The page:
(This follows on from part 1 - http://bastion.gamespress.com/release.asp?i=1554 - and part 2 - http://bastion.gamespress.com/release.asp?i=1553)
Things would be easy if your indomitable will was all there was to managing a city. However, you will have to take into consideration the fact that your city is home to independent entities that make their decisions based on their own interests and not necessarily on yours! We call these entities the private sector and there are two types: citizens and businesses.
Citizens will calculate their satisfaction levels based on four criteria: work, prices, services, and living environment. Work will incorporate salary scale (there are 4), unemployment rates, and commuting times. Prices will incorporate the cost of resources and, most importantly, taxes. (We have already discussed services and living environment in a previous blog). Citizens who are unhappy may decide to move house or, worse, to leave the city altogether. The average satisfaction level of the citizens will determine your city’s reputation and therefore its ability to attract new citizens and to grow.
There will be four levels of qualification available to citizens: unqualified worker, qualified worker, white collar, and executive. These in turn will relate to four affluence levels. Improving the affluence of your city will require you to first improve the overall level of qualification, to provide appropriate employment, and to increase general satisfaction. That’s your challenge!
Businesses will also be independent agents. How well or badly they do will depend on conditions in your city. They can make losses and even go bankrupt! Your city’s reputation will depend on the profit margins of the businesses established there. This reputation will be important, as it can prevent new businesses from setting up if it’s not high enough. Don’t expect to attract new hotels if all the existing beds aren’t taken!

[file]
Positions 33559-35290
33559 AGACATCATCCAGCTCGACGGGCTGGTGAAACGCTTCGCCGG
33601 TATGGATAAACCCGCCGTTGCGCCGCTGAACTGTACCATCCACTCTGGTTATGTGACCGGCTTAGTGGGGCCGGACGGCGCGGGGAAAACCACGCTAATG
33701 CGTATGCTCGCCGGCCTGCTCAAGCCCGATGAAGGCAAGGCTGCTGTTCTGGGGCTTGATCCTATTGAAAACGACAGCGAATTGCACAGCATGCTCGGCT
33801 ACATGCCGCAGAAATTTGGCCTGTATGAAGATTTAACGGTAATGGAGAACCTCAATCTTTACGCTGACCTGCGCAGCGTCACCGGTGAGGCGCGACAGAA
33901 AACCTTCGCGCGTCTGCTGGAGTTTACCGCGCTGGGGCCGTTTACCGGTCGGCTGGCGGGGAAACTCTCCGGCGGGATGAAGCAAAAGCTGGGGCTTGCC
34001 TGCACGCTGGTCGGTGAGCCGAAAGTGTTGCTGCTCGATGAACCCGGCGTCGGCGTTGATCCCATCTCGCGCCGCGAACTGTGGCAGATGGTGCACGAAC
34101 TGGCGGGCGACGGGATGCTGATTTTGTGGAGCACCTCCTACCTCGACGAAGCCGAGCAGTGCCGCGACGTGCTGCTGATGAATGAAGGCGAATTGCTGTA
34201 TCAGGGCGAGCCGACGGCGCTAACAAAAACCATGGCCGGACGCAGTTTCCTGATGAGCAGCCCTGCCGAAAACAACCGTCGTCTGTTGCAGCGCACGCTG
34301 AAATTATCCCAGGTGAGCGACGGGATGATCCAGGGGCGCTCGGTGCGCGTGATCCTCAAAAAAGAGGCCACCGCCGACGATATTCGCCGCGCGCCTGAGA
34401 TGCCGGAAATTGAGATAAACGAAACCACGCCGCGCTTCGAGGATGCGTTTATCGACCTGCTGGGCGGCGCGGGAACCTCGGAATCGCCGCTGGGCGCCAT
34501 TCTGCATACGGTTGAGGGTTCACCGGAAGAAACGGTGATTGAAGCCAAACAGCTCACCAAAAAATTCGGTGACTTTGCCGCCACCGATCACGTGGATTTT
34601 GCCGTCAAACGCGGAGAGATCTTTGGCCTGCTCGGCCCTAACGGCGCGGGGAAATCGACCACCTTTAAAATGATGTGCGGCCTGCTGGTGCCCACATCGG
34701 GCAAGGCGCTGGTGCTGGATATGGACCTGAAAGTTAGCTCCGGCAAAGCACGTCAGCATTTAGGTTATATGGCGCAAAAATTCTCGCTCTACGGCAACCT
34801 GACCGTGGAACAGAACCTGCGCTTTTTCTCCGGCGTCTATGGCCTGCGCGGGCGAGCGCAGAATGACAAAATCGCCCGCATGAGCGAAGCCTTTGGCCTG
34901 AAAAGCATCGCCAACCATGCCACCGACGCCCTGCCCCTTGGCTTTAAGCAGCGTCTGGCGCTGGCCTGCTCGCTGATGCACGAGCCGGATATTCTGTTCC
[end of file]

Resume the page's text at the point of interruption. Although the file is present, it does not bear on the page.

There will be five types of private business: offices, hotels, stores, leisure, and factories and farms. Each type will have its own logic and its own reputation. It will be possible to have a good industrial reputation while at the same time having a bad shopping reputation. Finally, each type will also have different affluence levels (luxury hotels, high-tech factories, etc.).
3.3 The Mayor and his means
The mayor will have access to 3 types of action. First of all, he will set taxation levels. These taxes will reduce the population and business satisfaction levels but will provide him with the means to run his city!
Using tax revenue, the mayor will be able to pay for public services (police, electricity, etc.). These services are very expensive but will meet some of the expectations of citizens and businesses.
Finally, and most importantly, the mayor will need to manage the urban space. He will have to decide where to place roads and transport infrastructure. He will decide where to locate industrial and residential zones. The city’s growth will depend on how well laid out it is.
3.4 It’s getting complicated
You think that’s everything? Not at all! There are two more complications to come for your gaming pleasure! First of all, you will be able to use the GEMs to develop certain industries from within your city (starting with a ski resort and a beach resort). These GEMs will make it possible to expand into areas that are difficult to build on (mountains and beaches), they will increase your city’s size, and they will allow it to produce the new resources and needs (e.g. winter sports) that your citizens demand.
Secondly, don’t expect to build a city that can do everything! In fact, it’s by linking up with other players around the planet, exchanging products, and sharing tasks that you will experience the full flavor of Cities XL!
But that’s for another blog entry!
Patrick Marechal, Lead Designer Cities XL